- The Washington Times - Monday, October 21, 2002

Scandal ahead
The U.S. Supreme Court has cleared the way for the release of a corrupt California official's secret claims about Gov. Gray Davis in a decade-old bribery scandal, according to reports in the California press.
Court documents show that Mark Nathanson, a Beverly Hills executive who confessed to running a $734,000 bribes-for-permits scheme while a coastal commissioner, offered information in 1993 about a state official with whom he said he worked to get campaign contributions from commission applicants, the San Jose Mercury News reports.
Mr. Nathanson was on his way to federal prison when he made the offer, but prosecutors dismissed him as a liar and refused to make a deal. He served three years in prison.
Two letters detailing Mr. Nathanson's claims were sealed by a federal judge, then made public with key information censored.
On Oct. 7, the Supreme Court refused to hear a plea to keep the documents secret. Their release could be imminent.
A source familiar with the letters told the San Francisco Chronicle the official accused by Mr. Nathanson is Mr. Davis, then the state controller and now a governor running for re-election.

Florida matinee
Some Democrats in South Florida are using a Bush-bashing documentary about the 2000 presidential election to raise money for the party and, boy, are the film's producers angry.
The Longboat Key Democratic Club charged $18 to get into a "luncheon/fund-raiser" last week at a hotel ballroom in Sarasota, Fla.
In an ad in the weekly Longboat Observer, the sponsors promised the screening of "Unprecedented: The 2000 Presidential Election," along with an appearance by Democrat Jan Schneider, who is running against former Secretary of State Katherine Harris for a congressional seat.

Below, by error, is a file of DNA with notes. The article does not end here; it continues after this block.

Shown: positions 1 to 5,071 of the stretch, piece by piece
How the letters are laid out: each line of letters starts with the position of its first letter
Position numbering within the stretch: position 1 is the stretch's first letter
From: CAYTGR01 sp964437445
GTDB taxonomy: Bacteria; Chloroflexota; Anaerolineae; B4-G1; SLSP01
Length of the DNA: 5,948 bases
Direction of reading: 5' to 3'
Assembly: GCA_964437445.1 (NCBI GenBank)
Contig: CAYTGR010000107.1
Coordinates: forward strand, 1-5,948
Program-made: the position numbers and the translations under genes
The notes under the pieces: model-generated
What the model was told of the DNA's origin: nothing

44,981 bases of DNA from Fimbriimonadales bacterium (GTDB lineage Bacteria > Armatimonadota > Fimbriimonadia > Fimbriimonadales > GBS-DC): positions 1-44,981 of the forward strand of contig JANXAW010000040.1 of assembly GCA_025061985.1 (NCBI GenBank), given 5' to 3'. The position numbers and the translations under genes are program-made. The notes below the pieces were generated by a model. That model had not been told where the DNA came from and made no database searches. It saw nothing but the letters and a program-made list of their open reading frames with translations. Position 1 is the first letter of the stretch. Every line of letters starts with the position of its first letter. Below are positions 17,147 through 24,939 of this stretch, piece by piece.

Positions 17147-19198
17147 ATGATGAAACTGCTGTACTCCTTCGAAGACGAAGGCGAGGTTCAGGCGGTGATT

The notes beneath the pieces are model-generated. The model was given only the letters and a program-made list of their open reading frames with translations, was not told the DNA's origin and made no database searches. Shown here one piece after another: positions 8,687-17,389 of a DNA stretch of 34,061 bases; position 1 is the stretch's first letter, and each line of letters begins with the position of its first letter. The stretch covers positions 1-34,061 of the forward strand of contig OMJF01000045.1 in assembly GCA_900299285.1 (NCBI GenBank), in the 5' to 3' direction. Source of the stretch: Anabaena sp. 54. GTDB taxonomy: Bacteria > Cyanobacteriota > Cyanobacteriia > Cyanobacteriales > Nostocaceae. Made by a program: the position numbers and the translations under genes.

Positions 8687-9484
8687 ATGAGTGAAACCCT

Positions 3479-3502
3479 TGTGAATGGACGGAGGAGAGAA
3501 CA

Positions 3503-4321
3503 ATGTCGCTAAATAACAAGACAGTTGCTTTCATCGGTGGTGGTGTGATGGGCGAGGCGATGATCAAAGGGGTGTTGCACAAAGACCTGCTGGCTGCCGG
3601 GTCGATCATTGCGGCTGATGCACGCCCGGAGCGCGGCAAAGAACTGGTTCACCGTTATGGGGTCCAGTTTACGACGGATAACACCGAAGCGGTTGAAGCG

The ad also encouraged patrons to "please bring checks to the luncheon."
"This [film] was not intended to endorse any candidates and it certainly wasn't meant to be used to raise money for a political party," said Richard Ray Perez, who made the 47-minute film along with Joan Sekler.
"Under no circumstances do we promote someone's agenda. And then they are charging to see it."
A woman who answered the phone for the Longboat Key Democratic Club hung up when we tried to ask her about the event.

With friends like these
The top two blacks in the Bush administration Secretary of State Colin L. Powell and National Security Advisor Condoleezza Rice both are irritated at remarks by black entertainer Harry Belafonte, who compared them to slaves working for a white master.
On "Fox News Sunday," host Tony Snow reminded Mr. Powell that he had described Mr. Belafonte as a "friend," and then read to Mr. Powell comments by his old pal.
"'There's an old saying in the days of slavery. There are those slaves who lived in the house. You got the privilege of living in the house if you served the master. Colin Powell was permitted to come into the house of the master,'" Mr. Snow quoted Mr. Belafonte as having said.
Said Mr. Snow: "You say he's a friend, but isn't he acting a bit like an idiot?"
Mr. Powell replied, "I think it's unfortunate that Harry found it necessary to use that kind of reference. I don't know what reference he would use to [describe] white Cabinet officers who were in the house of the master.
"I'm serving my nation. I'm serving this president, my president, our president. I'm very happy to do so," the secretary said, adding: "Harry has every right to attack my politics, attack my policies. He can attack the administration's policies, but we have advanced in this nation where you shouldn't have to rest on this kind of reference that should have been left in the past."
Miss Rice was more curt when she was asked on CNN's "Late Edition" about similar comments Mr. Belafonte made about her.